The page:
Aug. 22, 2023, © Leeham News: We have a follow up to our Aug. 9 post about Boeing revealing the sub-type orders for the first time for the 737 MAX and 777X.
Boeing every month updates its website data for gross orders, cancellations and orders classified under an accounting rule called ASC 606. ASC 606 means orders are “iffy” for contractual or financial reasons with the customer.
The difference between gross orders and net orders represents cancellations, for whatever reason. The airline or lessor may have decided to cancel outright. Some orders might have been swapped within the family (for example, from a 737-8 to a 737-10). Some orders may have been swapped (cancelled) between models—for example, from the MAX to the 787. Boeing’s cumulative statistics haven’t revealed the difference between gross and net orders—until now.
ASC 606-classified order adjustments are excluded from the gross/net tally, Boeing tells me. In other words, for purposes of the tallies, the ASC 606 orders remain included in the gross numbers. They’re still orders at this stage, even if iffy. Airbus, operating under European accounting rules, doesn’t have to identify its iffy orders; LNA has made its best estimate for years of Airbus “iffy” orders, however, in an effort to level the publicly reported playing field. There are times when discussing orders and backlogs that we ignore Boeing’s ASC 606 classification when comparing with the Airbus orders.
With this as background, let’s get to the follow up to the Aug. 9 post.
Aug. 15, 2023, © Leeham News: If you’re in the Puget Sound area (the greater Seattle-Tacoma region) and want to see some well-preserved airplanes that are off the beaten path, take a run down to the McChord Air Force Base south of Tacoma.
McChord was created before World War II. Through the decades, it’s been a fighter, bomber, transport, tactical and strategic base. Today, it’s home to only the Boeing C-17 cargo transport. Refueling tankers are inland at Fairchild AFB near Spokane (WA). Fighters are no longer at McChord; they are stationed at an air base near Portland (OR). (This is why I think McChord should be “BRACed” (declared surplus) and turned over for civilian use as a commercial airport, but this is another topic.)
I visited McChord last week to see its museum and its aircraft static displays. The museum is a small building with artifacts, models, photographs and history. As museums go, I’ve seen better, but there’s interesting information here that serves as a good introduction to the air park (called Heritage Hill) where 16 aircraft are located.
Aug. 8, 2023, © Leeham News: The cargo conversion market faces the prospect of oversupply of certain types, the consulting firm IBA said last week in a webcast.
The aftermarket conversion of Boeing 737-800s is already at 60 this year, according to IBA’s estimate.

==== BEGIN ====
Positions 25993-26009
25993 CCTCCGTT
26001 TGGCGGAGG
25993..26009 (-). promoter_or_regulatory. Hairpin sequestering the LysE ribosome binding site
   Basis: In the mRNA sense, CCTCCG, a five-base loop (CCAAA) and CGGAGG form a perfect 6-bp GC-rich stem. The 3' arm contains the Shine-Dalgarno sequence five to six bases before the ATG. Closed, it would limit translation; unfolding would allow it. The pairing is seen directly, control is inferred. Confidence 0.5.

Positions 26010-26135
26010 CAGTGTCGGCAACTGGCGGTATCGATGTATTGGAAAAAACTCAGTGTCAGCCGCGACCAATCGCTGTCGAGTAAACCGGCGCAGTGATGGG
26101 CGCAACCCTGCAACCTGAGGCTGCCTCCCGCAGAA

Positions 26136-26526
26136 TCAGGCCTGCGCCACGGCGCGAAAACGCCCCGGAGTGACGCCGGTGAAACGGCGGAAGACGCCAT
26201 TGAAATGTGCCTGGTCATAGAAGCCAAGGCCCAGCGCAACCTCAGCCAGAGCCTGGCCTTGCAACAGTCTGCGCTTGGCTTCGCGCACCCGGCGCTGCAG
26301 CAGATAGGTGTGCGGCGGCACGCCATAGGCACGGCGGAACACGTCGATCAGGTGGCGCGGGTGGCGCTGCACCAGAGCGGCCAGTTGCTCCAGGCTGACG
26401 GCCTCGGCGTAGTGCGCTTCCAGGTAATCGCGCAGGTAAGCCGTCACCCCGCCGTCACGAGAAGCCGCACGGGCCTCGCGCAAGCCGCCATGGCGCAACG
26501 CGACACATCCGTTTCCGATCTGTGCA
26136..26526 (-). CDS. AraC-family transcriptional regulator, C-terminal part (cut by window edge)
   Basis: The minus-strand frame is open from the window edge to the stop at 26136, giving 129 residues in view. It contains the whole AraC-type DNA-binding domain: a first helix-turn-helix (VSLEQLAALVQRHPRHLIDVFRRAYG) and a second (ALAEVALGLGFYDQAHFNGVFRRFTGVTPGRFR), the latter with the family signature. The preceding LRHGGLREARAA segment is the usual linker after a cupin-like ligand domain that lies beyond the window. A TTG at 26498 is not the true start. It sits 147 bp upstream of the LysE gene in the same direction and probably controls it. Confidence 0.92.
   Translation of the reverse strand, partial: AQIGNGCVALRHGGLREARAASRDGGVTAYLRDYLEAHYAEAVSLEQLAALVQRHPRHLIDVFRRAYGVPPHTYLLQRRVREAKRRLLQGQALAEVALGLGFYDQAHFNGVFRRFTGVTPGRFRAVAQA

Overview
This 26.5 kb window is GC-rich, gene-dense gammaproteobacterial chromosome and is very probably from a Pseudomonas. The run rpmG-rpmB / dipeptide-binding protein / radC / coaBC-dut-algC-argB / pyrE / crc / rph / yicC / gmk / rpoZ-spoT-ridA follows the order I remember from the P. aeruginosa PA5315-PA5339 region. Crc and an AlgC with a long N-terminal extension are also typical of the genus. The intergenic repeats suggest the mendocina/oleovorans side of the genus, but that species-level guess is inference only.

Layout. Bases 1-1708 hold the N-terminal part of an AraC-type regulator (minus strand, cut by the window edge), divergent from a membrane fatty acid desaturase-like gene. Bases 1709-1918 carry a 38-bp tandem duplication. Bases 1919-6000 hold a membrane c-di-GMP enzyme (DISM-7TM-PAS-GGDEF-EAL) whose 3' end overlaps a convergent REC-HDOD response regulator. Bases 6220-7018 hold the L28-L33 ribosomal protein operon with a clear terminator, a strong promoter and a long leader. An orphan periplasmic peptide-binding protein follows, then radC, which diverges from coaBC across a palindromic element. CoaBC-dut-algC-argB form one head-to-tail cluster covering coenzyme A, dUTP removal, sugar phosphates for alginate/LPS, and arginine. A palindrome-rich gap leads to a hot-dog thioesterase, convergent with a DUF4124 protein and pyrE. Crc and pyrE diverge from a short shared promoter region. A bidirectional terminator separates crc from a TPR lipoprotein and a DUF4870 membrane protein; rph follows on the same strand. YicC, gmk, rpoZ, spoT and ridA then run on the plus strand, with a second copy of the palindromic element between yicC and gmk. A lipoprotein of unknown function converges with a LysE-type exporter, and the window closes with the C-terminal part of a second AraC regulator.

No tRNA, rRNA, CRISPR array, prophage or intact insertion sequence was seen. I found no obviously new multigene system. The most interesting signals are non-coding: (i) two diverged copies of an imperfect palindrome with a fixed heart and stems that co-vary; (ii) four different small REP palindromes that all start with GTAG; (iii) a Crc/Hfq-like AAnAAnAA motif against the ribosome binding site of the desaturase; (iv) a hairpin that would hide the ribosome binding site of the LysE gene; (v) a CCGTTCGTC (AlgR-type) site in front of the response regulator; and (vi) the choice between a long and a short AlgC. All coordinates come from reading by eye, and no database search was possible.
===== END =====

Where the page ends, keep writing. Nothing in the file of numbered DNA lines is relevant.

The forecast doesn’t extend beyond this year—and therefore is incomplete. IBA notes that the Airbus A321 P2F supply is a fraction of the 737-800 conversions, which are undertaken mainly by Boeing and aeronautical Engineers Inc (AEI). There are more than 100 A320 family conversions orders (all but a handful for the A321) that will be coming on line in future years.
Likewise, IBA’s forecast for widebody conversions doesn’t extend beyond this year. There are also more than 100 orders for Airbus A330ceo conversions (all but a handful for the A330-300). Figure 2, like Figure 1, paints an incomplete picture.
Aug. 1, 2023, © Leeham News: Air India is taking 55 Boeing 737 MAXes originally built for Chinese airlines and lessors, LNA has learned. These are part of the order announced in February for up to 150 MAXes. The order was finalized during the June Paris Air Show.
This deal accounts for the sharp reduction in inventoried MAXes reported last week during the Boeing 2Q2023 earnings call. It also represents another development in the see-saw saga of whether to remarket the 140 MAXes built for China.
First, Boeing was going to remarket around 140 737 MAXes ordered by Chinese airlines and lessors but which remained in inventory due to Beijing’s refusal to authorize delivery.
Then, a mere three months later, Boeing CEO David Calhoun—who announced the remarketing effort in the first place—said Boeing would pause remarketing the aircraft.
Turnaround Time: United an Airline and Its Employees in the Friendly Skies, by Oscar Munoz with Brian DeSpinter. $32.00. Available on Amazon and other outlets.
July 25, 2023, © Leeham News: Oscar Munoz had been the chief executive officer of United Airlines only about a month when he suffered a massive heart attack that almost killed him. His heart was in such bad shape that he needed a heart transplant.